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Some Info On Marijuana

Cozmo

New Member
Marijuana Is Not Dangerous

Any discussion of marijuana should begin with the fact that there have been numerous official reports and studies, every one of which has concluded that marijuana poses no great risk to society and should not be criminalized. These include:

* the National Academy of Sciences Analysis of Marijuana Policy (1982);
* the National Commission on Marihuana and Drug Abuse (the Shafer Report) (1973);
* the Canadian Government's Commission of Inquiry (Le Dain Report) (1970);
* the British Advisory Committee on Drug Dependency (Wooton Report) (1968);
* the La Guardia Report (1944);
* the Panama Canal Zone Military Investigations (1916-29);
* and Britain's monumental Indian Hemp Drugs Commission (1893-4).

It is sometimes claimed that there is "new evidence'' showing marijuana is more harmful than was thought in the sixties. In fact, the most recent studies have tended to confirm marijuana's safety, refuting claims that it causes birth defects, brain damag e, reduced testosterone, or increased drug abuse problems.

The current consensus is well stated in the 20th annual report of the California Research Advisory Panel (1990), which recommended that personal use and cultivation of marijuana be legalized: "An objective consideration of marijuana shows that it is respo nsible for less damage to society and the individual than are alcohol and cigarettes."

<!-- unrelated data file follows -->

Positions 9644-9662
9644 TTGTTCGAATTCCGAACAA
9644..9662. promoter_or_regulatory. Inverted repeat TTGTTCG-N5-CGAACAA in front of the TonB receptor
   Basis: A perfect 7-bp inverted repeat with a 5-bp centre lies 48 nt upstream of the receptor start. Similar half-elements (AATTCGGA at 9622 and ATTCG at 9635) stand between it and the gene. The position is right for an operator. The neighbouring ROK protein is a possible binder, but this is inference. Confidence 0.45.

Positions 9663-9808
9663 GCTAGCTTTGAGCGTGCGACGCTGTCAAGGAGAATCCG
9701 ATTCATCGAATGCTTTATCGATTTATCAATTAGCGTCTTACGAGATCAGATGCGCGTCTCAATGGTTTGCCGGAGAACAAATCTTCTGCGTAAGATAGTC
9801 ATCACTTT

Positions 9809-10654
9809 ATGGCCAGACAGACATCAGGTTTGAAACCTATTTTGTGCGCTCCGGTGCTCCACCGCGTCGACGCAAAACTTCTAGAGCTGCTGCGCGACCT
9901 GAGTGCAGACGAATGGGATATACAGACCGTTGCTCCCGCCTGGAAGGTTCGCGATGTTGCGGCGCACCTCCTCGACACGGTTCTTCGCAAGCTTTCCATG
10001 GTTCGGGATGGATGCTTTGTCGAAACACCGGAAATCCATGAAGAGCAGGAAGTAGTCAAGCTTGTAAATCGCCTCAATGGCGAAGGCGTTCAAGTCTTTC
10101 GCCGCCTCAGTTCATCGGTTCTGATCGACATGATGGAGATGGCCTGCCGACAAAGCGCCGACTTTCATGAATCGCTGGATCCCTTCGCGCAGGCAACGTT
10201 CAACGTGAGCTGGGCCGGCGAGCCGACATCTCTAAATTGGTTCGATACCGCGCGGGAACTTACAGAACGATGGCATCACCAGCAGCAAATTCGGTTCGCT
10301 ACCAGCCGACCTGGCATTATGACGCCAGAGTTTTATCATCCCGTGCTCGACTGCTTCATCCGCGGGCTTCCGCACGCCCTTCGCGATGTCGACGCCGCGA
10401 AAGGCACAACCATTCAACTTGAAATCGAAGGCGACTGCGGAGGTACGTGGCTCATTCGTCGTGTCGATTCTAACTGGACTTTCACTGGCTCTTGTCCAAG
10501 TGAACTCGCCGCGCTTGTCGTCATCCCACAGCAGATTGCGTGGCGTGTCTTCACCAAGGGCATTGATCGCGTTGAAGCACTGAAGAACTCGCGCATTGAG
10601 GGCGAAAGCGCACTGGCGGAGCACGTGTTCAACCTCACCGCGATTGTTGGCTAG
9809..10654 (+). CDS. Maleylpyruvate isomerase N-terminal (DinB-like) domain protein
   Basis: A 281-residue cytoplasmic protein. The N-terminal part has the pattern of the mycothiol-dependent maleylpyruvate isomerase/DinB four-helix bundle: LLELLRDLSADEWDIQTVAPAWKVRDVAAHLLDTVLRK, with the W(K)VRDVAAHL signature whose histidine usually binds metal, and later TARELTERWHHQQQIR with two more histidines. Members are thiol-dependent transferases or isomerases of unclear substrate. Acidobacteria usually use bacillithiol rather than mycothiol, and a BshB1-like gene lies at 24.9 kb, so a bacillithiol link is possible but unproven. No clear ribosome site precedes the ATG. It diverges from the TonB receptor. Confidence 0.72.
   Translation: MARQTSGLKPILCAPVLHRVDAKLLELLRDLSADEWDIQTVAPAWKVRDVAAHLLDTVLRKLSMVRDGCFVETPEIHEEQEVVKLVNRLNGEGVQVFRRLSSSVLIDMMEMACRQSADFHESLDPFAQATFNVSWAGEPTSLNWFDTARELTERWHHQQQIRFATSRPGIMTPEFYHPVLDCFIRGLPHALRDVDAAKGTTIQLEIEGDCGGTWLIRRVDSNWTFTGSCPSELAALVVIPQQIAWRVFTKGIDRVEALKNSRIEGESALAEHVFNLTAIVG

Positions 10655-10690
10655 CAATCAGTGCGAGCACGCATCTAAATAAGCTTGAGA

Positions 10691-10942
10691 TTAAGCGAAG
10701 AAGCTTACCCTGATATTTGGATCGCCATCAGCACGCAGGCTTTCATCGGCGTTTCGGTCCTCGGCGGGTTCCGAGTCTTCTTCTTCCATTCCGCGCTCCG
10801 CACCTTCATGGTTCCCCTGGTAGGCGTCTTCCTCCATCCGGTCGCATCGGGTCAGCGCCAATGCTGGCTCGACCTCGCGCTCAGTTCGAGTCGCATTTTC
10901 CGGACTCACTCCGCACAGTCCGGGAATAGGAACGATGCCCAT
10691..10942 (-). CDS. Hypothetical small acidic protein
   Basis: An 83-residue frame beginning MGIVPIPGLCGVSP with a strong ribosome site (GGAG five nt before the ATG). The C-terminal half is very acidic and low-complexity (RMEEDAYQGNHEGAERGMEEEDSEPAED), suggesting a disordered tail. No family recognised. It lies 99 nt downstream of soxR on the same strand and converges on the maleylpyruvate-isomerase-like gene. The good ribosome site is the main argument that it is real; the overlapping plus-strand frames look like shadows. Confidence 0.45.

References: The National Academy of Sciences report, Marijuana and Health (National Academy Press, 1982), remains the most useful overview of the health effects of marijuana, its major conclusions remaining largely unaffected by the last 10 years of research. Lovinger and Jones, The Marihuana Question (Dod d, Mead & Co., NY 1985), is the most exhaustive and fair-handed summary of the evidence against marijuana. Good, positive perspectives may be found in Lester Grinspoon's Marihuana, the Forbidden Medicine (Yale Press, 1993) and Marihuana Reconsidere d (Harvard U. Press 1971), which debunks many of the older anti-pot myths. See also Leo Hollister, Health Aspects of Cannabis, Pharmacological Reviews 38:1-20 (1986).


Marijuana Is Not a "Gateway" drug

There is no scientific evidence for the theory that marijuana is a "gateway" drug. The cannabis-using cultures in Asia, the Middle East, Africa and Latin America show no propensity for other drugs. The gateway theory took hold in the sixties, when marijuana became the leading new recreational drug. It was refuted by events in the eighties, when cocaine abuse exploded at the same time marijuana use declined. As we have seen, there is evidence that cannabis may substitute for alcohol and other "hard" drugs. A recent survey by Dr. Patricia Morgan of the University of California at Berekeley found that a significant number of pot smokers and dealers switched to methamphetamine "ice" when Hawaii's marijuana eradication program created a shortage of pot. Dr. Morgan noted a similar phenomenon in California, where cocaine use soared in the wake of the CAMP helicopter eradication campaign.The one way in which marijuana does lead to other drugs is through its illegality: persons who deal in marijuana are likely to deal in other illicit drugs as well.


Marijuana Is Not a major road hazard